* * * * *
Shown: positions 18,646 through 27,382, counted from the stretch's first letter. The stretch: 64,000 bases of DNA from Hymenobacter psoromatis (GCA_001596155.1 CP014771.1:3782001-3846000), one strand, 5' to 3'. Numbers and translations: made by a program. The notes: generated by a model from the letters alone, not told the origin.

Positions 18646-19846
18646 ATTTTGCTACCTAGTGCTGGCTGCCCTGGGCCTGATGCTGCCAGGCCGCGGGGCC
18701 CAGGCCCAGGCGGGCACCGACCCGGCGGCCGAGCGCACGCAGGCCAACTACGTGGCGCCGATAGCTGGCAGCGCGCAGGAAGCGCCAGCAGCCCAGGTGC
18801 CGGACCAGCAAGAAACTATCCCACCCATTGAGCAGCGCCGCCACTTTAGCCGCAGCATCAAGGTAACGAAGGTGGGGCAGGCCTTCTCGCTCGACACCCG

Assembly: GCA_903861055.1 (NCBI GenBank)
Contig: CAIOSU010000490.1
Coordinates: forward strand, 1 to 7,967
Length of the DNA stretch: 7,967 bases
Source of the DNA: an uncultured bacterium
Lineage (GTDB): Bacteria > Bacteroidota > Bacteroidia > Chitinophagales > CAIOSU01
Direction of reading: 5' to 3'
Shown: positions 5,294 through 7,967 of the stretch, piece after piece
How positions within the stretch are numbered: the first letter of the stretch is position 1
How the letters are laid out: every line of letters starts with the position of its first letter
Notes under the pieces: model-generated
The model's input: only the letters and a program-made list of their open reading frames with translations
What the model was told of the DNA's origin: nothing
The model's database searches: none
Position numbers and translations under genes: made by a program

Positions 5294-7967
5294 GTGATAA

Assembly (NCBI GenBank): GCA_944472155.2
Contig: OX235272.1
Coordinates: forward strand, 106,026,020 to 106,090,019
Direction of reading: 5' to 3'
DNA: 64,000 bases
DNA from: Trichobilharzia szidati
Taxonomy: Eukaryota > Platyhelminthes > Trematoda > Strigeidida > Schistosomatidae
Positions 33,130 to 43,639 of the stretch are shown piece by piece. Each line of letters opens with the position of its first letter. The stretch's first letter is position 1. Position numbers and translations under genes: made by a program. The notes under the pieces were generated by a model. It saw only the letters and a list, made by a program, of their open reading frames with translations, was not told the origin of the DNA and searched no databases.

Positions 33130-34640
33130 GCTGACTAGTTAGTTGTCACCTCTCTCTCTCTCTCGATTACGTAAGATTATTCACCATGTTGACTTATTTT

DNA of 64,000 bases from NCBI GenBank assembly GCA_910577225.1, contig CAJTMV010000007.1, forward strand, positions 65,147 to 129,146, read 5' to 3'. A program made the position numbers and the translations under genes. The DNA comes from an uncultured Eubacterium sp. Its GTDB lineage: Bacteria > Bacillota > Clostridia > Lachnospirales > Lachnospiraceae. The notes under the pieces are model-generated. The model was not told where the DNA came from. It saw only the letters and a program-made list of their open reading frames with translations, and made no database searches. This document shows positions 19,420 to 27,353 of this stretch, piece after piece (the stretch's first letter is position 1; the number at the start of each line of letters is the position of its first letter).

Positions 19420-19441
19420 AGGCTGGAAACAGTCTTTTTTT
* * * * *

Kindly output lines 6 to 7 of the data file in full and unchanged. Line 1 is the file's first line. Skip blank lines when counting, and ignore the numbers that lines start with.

Assembly: GCA_903861055.1 (NCBI GenBank)
Contig: CAIOSU010000490.1